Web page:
The University of Missouri offers several degree program options in Biomedical Sciences:

  • The Biomedical Sciences Area Program offers a master's program in basic biomedical sciences and a PhD area program. Dual biomedical-DVM degrees are other options. Students in the Biomedical Sciences Area Program do not have to be enrolled in the College of Veterinary Medicine.
     
  • The Graduate School also confers three MS degrees related to veterinary biomedical sciences. Available emphasis areas are (a) comparative veterinary medicine, (b) pathobiology and (c) veterinary medicine and surgery. Generally, applicants to these biomedical degree programs are concurrently enrolled in College of Veterinary Medicine or have previously earned a Doctorate in Veterinary Medicine (DVM).  

Additional Program Options

Pathobiology

The Pathobiology Area Program offers a PhD in Pathobiology.

DVM/Graduate degree in Biomedical Sciences

The Biomedical Sciences graduate programs enable veterinary medical students to pursue studies in the basic biomedical discipline of their choice for a PhD or MS degree while enrolled in the College of Veterinary Medicine. The program is designed to prepare students for advanced professional careers in universities and colleges, research institutes and industrial research.

With consent of the student’s graduate program committee, courses from the professional curriculum (which includes a major portion of the core curriculum) can be accepted toward the graduate degree.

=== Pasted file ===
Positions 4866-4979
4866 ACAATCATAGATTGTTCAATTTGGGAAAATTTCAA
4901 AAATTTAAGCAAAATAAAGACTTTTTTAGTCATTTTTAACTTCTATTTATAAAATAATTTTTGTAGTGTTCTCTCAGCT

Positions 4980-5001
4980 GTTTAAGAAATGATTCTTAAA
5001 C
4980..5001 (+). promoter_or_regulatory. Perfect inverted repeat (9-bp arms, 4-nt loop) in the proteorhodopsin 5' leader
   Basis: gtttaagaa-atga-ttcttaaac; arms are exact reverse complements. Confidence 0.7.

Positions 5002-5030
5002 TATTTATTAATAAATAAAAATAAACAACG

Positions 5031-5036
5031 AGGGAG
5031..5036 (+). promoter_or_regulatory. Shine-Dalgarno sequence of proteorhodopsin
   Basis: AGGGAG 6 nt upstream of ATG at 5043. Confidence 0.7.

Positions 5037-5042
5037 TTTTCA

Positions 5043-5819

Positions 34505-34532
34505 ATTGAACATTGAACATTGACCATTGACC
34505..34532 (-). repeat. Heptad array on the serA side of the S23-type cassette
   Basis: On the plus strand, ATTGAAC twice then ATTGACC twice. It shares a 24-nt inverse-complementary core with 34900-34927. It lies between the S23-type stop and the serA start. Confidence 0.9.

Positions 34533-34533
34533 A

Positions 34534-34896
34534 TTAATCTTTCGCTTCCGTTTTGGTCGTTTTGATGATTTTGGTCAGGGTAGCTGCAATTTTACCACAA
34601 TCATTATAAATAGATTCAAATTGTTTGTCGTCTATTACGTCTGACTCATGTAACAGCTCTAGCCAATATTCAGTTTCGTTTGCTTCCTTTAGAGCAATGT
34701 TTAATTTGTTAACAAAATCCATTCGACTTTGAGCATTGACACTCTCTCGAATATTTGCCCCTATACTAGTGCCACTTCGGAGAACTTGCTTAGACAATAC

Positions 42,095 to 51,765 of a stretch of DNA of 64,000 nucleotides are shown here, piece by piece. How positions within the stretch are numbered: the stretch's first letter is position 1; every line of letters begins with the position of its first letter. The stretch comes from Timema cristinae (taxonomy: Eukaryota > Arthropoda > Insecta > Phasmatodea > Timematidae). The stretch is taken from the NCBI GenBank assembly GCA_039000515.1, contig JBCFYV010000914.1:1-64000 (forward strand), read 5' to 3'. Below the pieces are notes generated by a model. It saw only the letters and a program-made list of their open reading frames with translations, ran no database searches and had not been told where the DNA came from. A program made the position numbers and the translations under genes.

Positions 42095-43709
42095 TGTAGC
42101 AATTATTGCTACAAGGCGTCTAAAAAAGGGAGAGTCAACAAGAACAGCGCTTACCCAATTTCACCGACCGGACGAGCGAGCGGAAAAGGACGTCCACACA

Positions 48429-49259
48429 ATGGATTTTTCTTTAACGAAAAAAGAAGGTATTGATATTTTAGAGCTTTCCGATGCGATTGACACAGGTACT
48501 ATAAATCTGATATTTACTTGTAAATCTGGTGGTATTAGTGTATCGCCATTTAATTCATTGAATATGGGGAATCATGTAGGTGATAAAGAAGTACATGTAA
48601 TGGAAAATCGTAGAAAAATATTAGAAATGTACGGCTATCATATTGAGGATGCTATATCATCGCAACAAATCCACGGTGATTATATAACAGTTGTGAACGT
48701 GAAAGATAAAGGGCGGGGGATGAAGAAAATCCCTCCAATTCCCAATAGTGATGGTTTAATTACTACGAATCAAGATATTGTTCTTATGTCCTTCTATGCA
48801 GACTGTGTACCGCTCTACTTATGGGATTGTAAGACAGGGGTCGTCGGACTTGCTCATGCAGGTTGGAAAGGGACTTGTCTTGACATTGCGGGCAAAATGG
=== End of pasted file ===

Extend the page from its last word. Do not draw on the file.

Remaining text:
Master of Science: The MS/DVM program enables veterinary medical students to complete a master’s degree while enrolled in the College of Veterinary Medicine. The program allows qualified students to seek in-depth involvement in the basic biomedical discipline of their choice. Six hours of 9090 Research that result in an original thesis are required. Financial support may be provided to VM2-4 students through teaching assistantships in gross anatomy laboratory (V_BSCI 5500 Veterinary Anatomy with Laboratory).

Doctor of Philosophy: The PhD/DVM program requires a minimum of 30 credit hours of 9090 Research culminating in completion of original research and defense of a written dissertation.

Major biomedical disciplines include anatomy of domestic species (gross or microscopic); physiology/pharmacology (molecular, cellular and integrative); biochemistry/molecular biology; endocrinology; and toxicology. Specific areas of interest are exercise sciences; cardiovascular and neurosciences; muscle biology; membrane transport biology; reproductive biology; and developmental toxicology.

Admission Contact Information
Kevin J. Commings, PhD
Associate Professor
E102 Veterinary Medicine Building
(573) 882-0283

http://biomed.missouri.edu/

BIOMED 1010: Biomedical Career Explorations

An introduction to the variety of career possibilities within the growing field of biomedical sciences. Graded on A-F basis only.

Credit Hour: 1


BIOMED 2110: Biomedical Terminology

Life science etymology (Greek for "true meaning", means the study of word dervation) taught by classroom presentation and discussion. The course organization is based primarily on common themes of Greek and Latin terms along with historical reasons for current usage. The application of these terms is for all biomedical sciences and life sciences. Graded on A-F basis only.

Credit Hours: 3


BIOMED 2111: Veterinary Medical Terminology

Veterinary Medical Terminology is an extension of Biomedical Sciences 2110, Biomedical Terminology. The course organization is lecture, based primarily on domestic species and common themes of Greek and Latin terms. In addition, major veterinary medical eponyms, acronyms, and medical and surgical instruments are included. Graded on A-F basis only.

Credit Hour: 1
Prerequisites: BIOMED 2110 or instructor's consent